He was the leader of the biggest teacher union in Washington DC fighting reforms to how teachers were paid until he had what he described as an "ah ha moment".
George Parker, former president of the Teacher Union in the US capital, told the Conservative Party Conference today of his Damascene moment that paved the way for performance- related pay to be rolled out across the school district.
The American is in the country to extol the benefits of the controversial pay reforms and he drew a standing ovation from the Tory faithful.
His comments came as tens of thousands of teachers across England were on strike today - in part in protest againt the introduction of performance-related pay.
Mr Parker said he had his epiphany after speaking at a school where he told a class of children that his job as a union leader was to put good teachers in their school.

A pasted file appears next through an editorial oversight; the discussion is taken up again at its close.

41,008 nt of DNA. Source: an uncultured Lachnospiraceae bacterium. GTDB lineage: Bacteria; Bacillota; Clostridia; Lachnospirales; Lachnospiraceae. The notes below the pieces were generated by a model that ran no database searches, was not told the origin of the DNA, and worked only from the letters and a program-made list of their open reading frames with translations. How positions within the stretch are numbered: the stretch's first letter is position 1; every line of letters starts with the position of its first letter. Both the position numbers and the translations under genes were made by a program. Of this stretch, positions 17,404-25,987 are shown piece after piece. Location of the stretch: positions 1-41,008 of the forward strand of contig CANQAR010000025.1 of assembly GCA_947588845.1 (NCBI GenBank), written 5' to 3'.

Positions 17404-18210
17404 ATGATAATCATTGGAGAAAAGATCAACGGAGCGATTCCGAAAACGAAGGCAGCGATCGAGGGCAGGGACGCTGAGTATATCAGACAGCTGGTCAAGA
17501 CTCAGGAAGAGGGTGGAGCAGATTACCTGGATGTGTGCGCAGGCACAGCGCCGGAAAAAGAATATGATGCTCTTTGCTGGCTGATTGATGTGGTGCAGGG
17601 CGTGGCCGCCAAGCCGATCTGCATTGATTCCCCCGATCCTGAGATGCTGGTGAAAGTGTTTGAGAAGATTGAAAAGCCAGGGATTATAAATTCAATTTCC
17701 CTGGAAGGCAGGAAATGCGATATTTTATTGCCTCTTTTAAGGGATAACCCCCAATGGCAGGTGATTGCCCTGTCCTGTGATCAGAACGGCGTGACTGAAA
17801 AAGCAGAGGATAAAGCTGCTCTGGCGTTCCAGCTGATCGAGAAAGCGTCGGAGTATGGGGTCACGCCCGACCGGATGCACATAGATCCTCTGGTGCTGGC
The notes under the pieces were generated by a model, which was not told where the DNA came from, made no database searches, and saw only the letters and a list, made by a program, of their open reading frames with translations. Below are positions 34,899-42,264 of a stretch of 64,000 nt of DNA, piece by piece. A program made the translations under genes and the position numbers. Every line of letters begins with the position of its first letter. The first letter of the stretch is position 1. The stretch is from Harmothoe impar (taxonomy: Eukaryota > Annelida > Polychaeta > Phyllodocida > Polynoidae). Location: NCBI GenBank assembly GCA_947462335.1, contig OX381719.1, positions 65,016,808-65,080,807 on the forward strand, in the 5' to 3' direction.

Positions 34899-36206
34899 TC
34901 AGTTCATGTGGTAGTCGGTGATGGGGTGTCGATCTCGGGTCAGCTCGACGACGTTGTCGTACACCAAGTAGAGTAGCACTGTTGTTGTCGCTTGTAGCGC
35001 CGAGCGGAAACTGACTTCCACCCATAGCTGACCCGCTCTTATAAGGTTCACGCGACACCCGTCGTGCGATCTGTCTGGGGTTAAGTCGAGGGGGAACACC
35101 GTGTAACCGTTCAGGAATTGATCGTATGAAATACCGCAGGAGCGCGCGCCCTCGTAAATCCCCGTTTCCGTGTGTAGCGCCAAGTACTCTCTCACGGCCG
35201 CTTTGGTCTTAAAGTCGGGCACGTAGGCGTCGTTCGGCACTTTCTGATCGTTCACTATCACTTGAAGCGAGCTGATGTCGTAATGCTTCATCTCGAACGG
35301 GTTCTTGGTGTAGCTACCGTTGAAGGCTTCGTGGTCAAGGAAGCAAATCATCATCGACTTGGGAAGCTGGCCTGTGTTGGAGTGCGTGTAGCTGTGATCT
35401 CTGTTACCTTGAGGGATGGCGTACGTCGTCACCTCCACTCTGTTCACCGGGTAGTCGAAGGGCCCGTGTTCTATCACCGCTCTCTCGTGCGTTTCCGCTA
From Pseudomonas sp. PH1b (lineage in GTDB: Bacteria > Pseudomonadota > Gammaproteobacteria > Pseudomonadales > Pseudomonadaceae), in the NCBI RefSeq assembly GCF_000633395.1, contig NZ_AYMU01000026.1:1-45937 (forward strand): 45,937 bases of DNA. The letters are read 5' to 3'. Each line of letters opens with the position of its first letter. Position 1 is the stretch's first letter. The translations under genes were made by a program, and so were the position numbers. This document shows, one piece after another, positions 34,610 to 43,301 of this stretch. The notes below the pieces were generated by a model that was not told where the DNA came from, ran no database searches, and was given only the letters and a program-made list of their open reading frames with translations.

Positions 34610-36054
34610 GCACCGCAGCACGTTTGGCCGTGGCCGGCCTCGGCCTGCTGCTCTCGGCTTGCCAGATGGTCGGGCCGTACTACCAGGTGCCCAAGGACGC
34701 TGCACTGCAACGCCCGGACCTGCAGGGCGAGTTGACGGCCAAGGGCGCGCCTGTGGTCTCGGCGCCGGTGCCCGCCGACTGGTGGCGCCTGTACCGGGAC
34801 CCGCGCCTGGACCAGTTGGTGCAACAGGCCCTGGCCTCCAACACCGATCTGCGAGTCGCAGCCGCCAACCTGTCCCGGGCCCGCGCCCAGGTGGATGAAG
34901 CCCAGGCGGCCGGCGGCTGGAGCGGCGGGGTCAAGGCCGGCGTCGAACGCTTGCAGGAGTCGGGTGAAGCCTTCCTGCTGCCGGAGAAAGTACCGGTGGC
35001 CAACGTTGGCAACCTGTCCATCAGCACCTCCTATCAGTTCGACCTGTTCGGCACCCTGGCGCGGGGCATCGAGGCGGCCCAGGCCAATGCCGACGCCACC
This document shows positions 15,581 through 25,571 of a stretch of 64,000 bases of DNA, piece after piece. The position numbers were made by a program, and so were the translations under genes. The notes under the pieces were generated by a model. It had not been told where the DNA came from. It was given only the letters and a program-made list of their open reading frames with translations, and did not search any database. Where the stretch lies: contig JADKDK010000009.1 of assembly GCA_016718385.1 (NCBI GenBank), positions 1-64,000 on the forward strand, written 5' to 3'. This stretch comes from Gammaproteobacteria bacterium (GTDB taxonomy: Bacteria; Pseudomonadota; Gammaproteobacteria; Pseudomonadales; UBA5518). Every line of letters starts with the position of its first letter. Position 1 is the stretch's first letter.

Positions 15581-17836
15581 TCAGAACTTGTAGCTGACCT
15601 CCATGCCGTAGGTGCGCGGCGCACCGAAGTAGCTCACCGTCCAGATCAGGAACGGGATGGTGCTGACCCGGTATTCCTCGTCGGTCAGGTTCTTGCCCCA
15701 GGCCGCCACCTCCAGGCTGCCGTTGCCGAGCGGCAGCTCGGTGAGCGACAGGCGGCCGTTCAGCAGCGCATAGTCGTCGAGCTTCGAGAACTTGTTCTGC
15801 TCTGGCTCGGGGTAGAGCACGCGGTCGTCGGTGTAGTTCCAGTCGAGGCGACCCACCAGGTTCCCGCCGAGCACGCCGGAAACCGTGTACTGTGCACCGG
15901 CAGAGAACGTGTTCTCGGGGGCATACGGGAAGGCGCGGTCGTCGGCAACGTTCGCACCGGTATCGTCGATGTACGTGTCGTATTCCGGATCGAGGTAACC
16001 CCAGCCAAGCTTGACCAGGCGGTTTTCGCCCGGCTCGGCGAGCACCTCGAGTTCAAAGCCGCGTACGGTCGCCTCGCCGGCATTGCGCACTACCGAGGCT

"When I finished speaking a little girl came up to me a have me a great big hug," Parker said. "I asked her why she did it and she said it as because I cared about them."
The former maths teacher said he knew that was not true, however, because he had spent $10,000 through arbitration on getting a bad teacher back into their class.
"It was then that I had my ah ha moment and I knew that what I had told that little girl was not true," he said. "I couldn't say that I cared for them when I had just negotiated for a teacher I knew was bad to be allowed back into the classroom."
Mr Parker ushered in the reforms put forward by the controversial chancellor of Washington DC's schools at the time, Michelle Rhee, which linked teachers' salaries to their performance in the classroom.
Teachers in the school district received a 21 per cent pay increase over five years in return for the changes.
The former unionist now works alongside Ms Rhee at her not for profit organisation Students First.